Thursday, January 26, 2012

Set Goals as Outcomes, Not Activities

You will increase your personal and organizational effectiveness by setting your goals as “outcomes” instead of “activities.”

In my first blog about Goals, I encouraged you to set more goals.  Now we will focus on how to set them most effectively.

Setting goals as outcomes makes you focus on what you really want.  Consider the simple example of this goal:

“To receive $500,000 for the annual fund by June 30, 2012.”

This is an outcome-based goal.  It does not say that 100,000 fund-raising letters will be mailed out that year or that 10,000 phonathon calls will be made.  It is an outcome – money will be received.

When you are considering goals for a certain domain of activity – whether it is personal or organizational – ask yourself “What is the RESULT I/we really want?”  In the case above, you want money!

Once you set an outcome-based goal then it is totally fine to connect activity-based goals to them.  The problem is that, far too often, all people set are activity goals.  And just because the activity gets completed it does not mean that the desired result has been produced.

Unfortunately, outcome-based goals are all too rare in organizations.  It seems much easier to list the activities that an individual or team is going to work on rather than the specific outcomes that the activities are intended to produce.  One of the reasons that we lack outcomes is that our language around performance lacks rigor.  When a supervisor meets with their direct reports, for example, the question is typically something like “What are you working on during the upcoming quarter?” instead of “What outcomes will you produce during the upcoming quarter?”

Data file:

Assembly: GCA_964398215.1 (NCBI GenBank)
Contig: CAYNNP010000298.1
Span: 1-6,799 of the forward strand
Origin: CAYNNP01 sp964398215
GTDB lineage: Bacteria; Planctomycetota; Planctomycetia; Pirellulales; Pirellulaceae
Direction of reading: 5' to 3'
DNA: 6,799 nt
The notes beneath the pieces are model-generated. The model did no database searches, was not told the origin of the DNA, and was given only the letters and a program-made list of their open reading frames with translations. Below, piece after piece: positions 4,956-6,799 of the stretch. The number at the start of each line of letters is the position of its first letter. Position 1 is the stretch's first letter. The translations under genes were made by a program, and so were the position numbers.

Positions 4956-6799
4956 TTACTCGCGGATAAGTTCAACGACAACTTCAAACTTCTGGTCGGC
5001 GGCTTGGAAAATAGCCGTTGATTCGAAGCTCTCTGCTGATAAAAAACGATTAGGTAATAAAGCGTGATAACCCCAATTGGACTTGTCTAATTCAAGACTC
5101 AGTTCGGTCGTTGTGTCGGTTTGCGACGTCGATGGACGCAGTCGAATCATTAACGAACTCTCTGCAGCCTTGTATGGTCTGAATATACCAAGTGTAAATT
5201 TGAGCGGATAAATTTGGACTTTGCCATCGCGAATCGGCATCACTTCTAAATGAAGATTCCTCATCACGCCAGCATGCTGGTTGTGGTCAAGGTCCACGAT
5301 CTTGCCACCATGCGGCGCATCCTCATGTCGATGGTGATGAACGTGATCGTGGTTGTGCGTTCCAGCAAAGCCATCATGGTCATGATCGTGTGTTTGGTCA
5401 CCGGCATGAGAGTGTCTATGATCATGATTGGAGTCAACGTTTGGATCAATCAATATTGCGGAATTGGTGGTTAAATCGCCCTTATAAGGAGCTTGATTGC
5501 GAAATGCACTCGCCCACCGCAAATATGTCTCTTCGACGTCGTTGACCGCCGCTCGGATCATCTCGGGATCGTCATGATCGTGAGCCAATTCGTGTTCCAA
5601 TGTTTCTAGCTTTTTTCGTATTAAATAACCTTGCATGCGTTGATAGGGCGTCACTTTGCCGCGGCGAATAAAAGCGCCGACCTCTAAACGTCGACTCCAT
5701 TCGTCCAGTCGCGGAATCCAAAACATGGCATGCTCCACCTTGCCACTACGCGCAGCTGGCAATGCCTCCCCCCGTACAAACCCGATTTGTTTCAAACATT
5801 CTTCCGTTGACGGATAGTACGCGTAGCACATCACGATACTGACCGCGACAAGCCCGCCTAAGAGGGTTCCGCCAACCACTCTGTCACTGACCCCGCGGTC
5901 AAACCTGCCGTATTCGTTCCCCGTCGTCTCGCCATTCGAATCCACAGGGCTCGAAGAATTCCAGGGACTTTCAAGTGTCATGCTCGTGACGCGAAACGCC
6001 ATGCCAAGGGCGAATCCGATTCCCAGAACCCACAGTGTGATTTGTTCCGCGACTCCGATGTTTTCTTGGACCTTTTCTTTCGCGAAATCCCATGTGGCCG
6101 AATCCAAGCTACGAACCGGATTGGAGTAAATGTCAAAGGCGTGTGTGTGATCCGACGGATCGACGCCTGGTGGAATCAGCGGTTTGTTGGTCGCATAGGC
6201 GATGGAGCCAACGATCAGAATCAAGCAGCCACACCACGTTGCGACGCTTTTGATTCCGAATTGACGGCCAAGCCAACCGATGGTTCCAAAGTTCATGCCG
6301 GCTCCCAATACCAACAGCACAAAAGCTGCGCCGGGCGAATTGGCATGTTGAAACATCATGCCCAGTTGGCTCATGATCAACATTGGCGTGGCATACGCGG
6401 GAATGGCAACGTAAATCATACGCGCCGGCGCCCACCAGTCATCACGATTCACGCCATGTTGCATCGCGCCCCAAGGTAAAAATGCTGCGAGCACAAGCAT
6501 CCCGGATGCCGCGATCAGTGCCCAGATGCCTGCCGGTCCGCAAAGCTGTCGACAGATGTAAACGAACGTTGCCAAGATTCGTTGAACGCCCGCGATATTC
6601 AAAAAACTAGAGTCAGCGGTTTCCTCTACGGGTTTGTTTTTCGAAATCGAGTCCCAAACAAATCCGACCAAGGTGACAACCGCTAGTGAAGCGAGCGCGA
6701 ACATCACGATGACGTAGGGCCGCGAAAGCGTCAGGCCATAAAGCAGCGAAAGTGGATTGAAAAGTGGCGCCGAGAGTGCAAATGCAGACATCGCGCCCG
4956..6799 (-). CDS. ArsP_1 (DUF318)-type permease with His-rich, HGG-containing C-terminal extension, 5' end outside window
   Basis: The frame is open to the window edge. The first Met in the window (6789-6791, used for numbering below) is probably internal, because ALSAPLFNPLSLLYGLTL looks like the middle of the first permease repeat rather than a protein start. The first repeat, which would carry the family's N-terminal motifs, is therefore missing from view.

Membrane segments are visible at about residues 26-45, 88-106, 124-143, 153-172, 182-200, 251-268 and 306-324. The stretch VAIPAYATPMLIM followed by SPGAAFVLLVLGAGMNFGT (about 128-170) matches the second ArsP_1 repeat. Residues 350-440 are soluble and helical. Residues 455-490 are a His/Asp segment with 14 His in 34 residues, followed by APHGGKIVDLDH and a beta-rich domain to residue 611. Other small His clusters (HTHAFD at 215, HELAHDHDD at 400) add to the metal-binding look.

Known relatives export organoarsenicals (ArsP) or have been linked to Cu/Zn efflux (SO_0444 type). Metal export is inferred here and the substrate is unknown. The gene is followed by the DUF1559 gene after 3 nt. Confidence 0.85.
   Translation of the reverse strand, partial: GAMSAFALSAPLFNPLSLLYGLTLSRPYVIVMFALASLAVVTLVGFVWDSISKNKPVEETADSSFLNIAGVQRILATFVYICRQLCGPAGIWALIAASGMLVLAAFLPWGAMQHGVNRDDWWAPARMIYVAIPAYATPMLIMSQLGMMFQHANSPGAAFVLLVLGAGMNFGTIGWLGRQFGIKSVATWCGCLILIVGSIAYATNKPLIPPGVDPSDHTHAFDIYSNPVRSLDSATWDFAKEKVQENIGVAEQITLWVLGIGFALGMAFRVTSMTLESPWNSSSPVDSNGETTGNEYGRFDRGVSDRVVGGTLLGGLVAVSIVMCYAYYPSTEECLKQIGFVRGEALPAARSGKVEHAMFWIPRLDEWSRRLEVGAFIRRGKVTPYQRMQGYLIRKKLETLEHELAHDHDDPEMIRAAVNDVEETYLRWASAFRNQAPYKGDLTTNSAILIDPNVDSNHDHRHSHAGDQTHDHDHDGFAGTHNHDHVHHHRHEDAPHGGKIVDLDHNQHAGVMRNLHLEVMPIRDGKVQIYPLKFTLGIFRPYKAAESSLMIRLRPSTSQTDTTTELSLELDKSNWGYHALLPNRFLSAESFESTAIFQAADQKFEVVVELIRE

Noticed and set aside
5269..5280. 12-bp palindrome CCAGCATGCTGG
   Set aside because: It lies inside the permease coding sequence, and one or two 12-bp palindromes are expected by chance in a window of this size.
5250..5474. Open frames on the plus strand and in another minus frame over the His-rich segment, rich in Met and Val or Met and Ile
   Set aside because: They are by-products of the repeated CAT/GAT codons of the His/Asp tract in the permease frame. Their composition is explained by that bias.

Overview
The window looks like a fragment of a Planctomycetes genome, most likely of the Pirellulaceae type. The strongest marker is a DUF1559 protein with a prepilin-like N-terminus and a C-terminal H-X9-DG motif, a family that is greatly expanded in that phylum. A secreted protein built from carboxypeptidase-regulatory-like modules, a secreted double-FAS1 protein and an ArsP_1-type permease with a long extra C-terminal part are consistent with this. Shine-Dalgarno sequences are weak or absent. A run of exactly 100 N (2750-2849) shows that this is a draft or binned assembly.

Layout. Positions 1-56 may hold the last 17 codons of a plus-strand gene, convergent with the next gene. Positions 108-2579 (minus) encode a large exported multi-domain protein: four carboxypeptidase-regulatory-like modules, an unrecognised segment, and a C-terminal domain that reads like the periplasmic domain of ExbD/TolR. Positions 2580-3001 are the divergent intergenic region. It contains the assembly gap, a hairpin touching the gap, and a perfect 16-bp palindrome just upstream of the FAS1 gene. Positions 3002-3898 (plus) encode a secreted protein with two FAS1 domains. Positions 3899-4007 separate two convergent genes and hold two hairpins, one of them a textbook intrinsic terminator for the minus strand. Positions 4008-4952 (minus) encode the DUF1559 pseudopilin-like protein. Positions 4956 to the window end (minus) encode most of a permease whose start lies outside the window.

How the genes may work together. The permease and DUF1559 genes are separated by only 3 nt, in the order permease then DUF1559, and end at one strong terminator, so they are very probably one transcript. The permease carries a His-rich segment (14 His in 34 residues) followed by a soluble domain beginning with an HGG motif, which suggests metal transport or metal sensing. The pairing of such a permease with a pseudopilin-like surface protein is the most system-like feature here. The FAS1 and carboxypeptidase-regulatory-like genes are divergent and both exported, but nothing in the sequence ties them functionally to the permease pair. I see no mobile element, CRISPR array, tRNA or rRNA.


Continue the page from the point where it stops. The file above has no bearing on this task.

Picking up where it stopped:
This lack of rigor makes it more difficult for people to be held accountable.  Completing a task is easier than completing a task that produces an agreed upon outcome.  This lack of rigor exists at the individual level, at the team level, and at the organizational level.  People resist setting outcome-based goals because activity-based goals don’t engender much accountability.  When we set personal goals, we need to overcome this.  And as supervisors, we need to require people to set outcome based goals.

Setting outcomes can be challenging for some types of work, but it can be done.  Two excellent resources that can help you in establishing goals as outcomes are Make Success Measurable (1999) by my friend Doug Smith and First Break All the Rules (Buckingham & Coffman, 1999)

Setting goals as outcomes is just the beginning.  Stay tuned for much more ahead in this series to help you set goals more effectively and therefore make even more of a Mission Impact.

Wednesday, January 18, 2012

The Importance of Goals

Do you want to use your time in ways that are more relevant – relevant to what you care about most in your life?  Of course you do!

The best way to do this is to fully harness the power of goal setting.  It will make your life more fulfilling, more successful, and – for your organization – more effective.

This seems obvious.  And yet, when given the freedom to choose, most people do not set goals or they do not set them effectively.